The findings appeared in the journal Science Advances.
The researchers used CAR-T cell (chimeric antigen receptor-T cell) immunotherapy, which involves harvesting immune-system T cells from a patient and genetically re-engineering them in the lab to recognise targets on the surface of cancer cells.
In this mouse study, the CAR-T cells and gel were placed to fill in the area where a glioblastoma tumour had just been surgically removed.
Previous studies have shown that administering T cells alone has produced limited benefit.
Glioblastoma is an aggressive tumour that can form quickly in the brain and is diagnosed most often in people in their sixties.
Only 40 percent of people live for one year after diagnosis; just 17 percent survive for two years.
Surgery is the first treatment used but presents many challenges in removing the tumour while also allowing for wound healing.
“We developed a gel made of fibrin, a protein most often associated with helping blood to clot. Applying a gel substance to an area of the brain to aid CAR-T cell therapy is unique in glioblastoma treatment,” said Edikan Ogunnaike, PhD, a biomedical engineer at UNC and first author of the article.
“The gel aided CAR-T cell distribution in the brain by acclimating the T cells to the post-surgical wound environment while also stopping the tumour from recurring.” Edikan Ogunnaike
The researchers used concentrations of human fibrinogen, a protein produced by the liver, which was transformed to fibrin with enzymes to develop a porous gel that was mixed with CAR-T cells and placed in the post-surgical brain area.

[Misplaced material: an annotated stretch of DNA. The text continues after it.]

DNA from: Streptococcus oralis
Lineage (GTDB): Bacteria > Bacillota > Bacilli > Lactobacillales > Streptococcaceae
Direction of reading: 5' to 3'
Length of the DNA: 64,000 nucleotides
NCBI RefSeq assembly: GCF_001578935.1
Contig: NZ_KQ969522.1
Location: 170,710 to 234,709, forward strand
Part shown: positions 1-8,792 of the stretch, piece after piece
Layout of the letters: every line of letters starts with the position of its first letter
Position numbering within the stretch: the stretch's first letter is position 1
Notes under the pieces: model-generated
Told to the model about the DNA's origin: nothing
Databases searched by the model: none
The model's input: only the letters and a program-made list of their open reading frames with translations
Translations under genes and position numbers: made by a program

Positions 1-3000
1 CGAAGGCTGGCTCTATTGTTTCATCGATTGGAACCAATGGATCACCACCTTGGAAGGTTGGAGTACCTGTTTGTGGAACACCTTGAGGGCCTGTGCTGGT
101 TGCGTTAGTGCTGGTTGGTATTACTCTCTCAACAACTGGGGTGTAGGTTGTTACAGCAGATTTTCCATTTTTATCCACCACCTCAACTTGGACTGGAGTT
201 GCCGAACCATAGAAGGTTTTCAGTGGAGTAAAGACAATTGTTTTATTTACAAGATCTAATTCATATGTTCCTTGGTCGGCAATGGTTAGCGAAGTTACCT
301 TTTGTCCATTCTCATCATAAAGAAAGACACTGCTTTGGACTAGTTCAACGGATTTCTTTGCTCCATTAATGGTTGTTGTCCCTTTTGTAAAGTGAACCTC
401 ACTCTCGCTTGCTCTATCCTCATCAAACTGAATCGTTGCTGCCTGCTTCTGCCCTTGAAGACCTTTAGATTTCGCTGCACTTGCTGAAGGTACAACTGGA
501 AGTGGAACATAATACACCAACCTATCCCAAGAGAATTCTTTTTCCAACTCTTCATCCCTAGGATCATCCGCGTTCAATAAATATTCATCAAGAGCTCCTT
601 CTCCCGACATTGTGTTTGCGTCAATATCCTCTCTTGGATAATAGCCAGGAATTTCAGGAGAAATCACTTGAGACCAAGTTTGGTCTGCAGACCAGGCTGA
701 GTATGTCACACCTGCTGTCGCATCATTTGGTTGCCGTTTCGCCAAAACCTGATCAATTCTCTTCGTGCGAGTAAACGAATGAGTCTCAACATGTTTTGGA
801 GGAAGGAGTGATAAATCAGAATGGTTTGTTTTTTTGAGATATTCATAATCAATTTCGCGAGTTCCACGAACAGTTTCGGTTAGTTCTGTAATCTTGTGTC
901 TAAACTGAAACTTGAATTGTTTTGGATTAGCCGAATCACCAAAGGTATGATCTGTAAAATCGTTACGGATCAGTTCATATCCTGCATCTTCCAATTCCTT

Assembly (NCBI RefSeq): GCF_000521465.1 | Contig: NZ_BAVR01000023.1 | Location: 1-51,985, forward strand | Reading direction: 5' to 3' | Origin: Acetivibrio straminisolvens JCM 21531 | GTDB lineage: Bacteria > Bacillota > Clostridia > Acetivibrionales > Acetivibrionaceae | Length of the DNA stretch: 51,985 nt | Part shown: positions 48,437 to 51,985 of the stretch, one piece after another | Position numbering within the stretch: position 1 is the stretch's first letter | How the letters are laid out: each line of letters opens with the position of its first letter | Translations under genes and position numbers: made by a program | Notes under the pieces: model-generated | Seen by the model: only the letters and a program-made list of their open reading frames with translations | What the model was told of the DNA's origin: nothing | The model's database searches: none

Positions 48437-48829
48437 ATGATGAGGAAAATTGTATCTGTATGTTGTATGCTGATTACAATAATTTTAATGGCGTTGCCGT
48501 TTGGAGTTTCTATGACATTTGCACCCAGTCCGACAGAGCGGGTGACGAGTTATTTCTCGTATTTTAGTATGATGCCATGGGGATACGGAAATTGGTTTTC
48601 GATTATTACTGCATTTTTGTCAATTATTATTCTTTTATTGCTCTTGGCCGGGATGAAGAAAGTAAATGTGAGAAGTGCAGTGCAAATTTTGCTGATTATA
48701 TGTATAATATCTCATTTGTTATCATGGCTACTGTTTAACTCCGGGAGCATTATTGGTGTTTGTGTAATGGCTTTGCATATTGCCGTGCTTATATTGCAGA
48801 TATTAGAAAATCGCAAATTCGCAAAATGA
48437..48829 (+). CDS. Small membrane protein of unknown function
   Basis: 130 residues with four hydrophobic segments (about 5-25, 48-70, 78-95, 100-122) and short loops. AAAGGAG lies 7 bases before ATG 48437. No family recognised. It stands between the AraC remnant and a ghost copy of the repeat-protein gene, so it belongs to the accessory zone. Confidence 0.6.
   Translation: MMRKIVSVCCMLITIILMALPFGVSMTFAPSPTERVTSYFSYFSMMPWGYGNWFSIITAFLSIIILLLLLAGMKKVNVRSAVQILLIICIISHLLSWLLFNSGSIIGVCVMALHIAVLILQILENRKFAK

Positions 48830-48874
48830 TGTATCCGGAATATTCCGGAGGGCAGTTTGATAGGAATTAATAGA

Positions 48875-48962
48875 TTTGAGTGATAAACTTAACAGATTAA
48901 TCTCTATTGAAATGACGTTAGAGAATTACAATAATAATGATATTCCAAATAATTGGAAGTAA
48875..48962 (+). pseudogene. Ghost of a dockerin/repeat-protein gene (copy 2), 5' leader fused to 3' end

The gel created web-like fibrin scaffolds in the brain, in which the CAR-T cells uniformly enmeshed themselves into the pores of scaffolds.
The scaffolds are biodegradable and do not cause inflammation, tissue death or scarring.
Nine of 14 (64%) mice that received the gel and T cells were tumour free 94 days after treatment, compared to two of 10 (20%) mice who only received T cells.
The researchers said if these findings can be replicated in human studies – they caution that many early laboratory findings don’t lead to clinical studies or new therapies – it would result in a great improvement in current treatment rates.
“Our approach was beneficial in glioblastoma and we believe that it could also control growth or return of tumours in the brain, eye and other organs,” said Gianpietro Dotti, MD, professor in the UNC School of Medicine Department of Microbiology and Immunology, co-leader of the Immunology Program at UNC Lineberger and corresponding author of this article.
“It should be noted that direct delivery of CAR-T cells into a post-surgical area must result in broad coverage of the surface of the surgical cavity to maximise the possibility that T cells come in contact with residual tumour cells, which is where our flexible scaffold has shown to be of great benefit.”
The investigators are currently looking at injecting CAR-T cells to other parts of the brain.
The process is being tested in pilot clinical studies to assess safety as well as to see if it elicits a greater distribution of CAR-T cells.
“We hope that our gel will provide antitumour activity over an extended period of time after surgery in patients without inducing toxicity, which seems to be the case in mice,” Ogunnaike said. “The gel might also allow for local delivery of other biological agents that could sustain T cell growth and counter suppression of an immunotherapy.”